124 Bluestone Road is a house of ghosts. Sethe and her daughter Denver are it’s only living inhabitants. The vengeful spirit of Sethe’s first daughter haunts the house and has driven away Sethe’s two sons and contributed to the death of Sethe’s mother in law, Baby Suggs. For Denver, the phantom is the only friend she has; for Sethe, it is a reminder of the past and the ghosts of a previous life.
The year is 1873, it’s ten years since the signing of the Emancipation Proclamation and eight years since the end of The Civil War. Sethe is now a free woman, but the memory of her life as a house slave at Sweet Home is not an easy one to forget. Having managed to run away from the evil Schoolmaster and his sons, Sethe gave birth to Denver whilst escaping. Her husband, Halle, hasn’t been seen since that day.
When former Sweet Home man, Paul D arrives at number 124 to see Sethe, he finds a house filled with the rage of a dead girl. In his fury, he exorcises the house. Denver is devastated by the arrival of this man whom her mother seems so taken to, and who has driven away the only friend she has. A few days later, they find a girl sitting alone on a stump outside number 124. They take her in and care for her, this girl who has no family, who says her name is Beloved, who fills the holes in Sethe and Denver’s lives and becomes an integral part of the family.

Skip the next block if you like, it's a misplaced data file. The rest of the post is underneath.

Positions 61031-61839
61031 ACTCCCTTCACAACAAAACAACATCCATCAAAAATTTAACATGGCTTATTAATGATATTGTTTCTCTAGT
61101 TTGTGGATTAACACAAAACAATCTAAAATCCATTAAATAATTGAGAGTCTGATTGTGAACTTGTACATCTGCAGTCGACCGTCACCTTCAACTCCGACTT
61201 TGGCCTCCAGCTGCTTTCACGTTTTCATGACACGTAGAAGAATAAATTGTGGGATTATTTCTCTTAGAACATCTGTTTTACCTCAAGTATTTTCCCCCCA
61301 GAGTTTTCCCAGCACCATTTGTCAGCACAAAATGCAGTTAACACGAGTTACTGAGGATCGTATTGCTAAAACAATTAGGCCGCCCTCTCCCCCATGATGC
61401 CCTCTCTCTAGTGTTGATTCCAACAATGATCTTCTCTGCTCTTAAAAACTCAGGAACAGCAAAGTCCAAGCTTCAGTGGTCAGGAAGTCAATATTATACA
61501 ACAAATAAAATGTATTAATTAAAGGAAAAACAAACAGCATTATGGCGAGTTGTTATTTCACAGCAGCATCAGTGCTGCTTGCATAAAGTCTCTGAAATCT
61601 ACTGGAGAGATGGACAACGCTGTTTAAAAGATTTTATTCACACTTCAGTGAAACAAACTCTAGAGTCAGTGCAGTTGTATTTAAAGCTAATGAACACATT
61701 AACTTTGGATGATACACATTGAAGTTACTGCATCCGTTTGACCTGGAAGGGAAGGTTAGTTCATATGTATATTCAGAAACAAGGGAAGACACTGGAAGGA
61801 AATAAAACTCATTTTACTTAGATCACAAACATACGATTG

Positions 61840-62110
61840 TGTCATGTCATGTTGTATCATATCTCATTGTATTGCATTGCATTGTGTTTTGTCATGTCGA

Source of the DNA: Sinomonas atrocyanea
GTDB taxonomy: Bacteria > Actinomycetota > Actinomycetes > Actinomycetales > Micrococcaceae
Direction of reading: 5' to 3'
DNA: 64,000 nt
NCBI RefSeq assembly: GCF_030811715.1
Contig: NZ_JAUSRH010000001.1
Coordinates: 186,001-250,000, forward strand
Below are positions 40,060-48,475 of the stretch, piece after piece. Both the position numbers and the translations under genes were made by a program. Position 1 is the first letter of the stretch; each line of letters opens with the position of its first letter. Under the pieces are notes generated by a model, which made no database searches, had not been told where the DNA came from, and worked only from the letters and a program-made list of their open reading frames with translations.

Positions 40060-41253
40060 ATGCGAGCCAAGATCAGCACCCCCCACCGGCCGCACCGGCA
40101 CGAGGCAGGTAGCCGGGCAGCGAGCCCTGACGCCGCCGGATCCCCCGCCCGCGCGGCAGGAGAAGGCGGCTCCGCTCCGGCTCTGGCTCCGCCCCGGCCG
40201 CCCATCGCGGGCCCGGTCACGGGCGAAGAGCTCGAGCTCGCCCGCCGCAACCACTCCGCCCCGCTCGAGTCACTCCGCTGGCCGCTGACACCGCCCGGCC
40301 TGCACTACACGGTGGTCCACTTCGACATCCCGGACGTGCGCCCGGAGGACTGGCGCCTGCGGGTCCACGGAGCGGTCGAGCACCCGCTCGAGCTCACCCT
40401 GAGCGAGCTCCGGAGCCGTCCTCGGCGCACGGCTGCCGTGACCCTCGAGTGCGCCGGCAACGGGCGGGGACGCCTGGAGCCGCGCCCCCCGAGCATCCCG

This is such an important book. It shows how horrific circumstances can force people to make devastating decisions: ones that seem so logical to the person making them, but unimaginable to us in our comfortable, safe lives. It’s about how the ghosts of the past are always with us and how we become accustom to having them in our lives.
I found the first few pages a bit confusing, whether through my own tiredness or Morrison’s writing I couldn’t say. I did have to go back and read again, but once I had, I couldn’t stop. There are questions which keep pulling you forward, and the sublimity of the writing won’t let you go. Each character has their own back story, their own role to play and at the end of the book, not everything is wrapped up in a nice little bow. I like that.
This book shows the psychological impact of slavery as well as the physical, and how it effects not only the generation that lived through it, but reverberated through the generations that followed. An excellent read.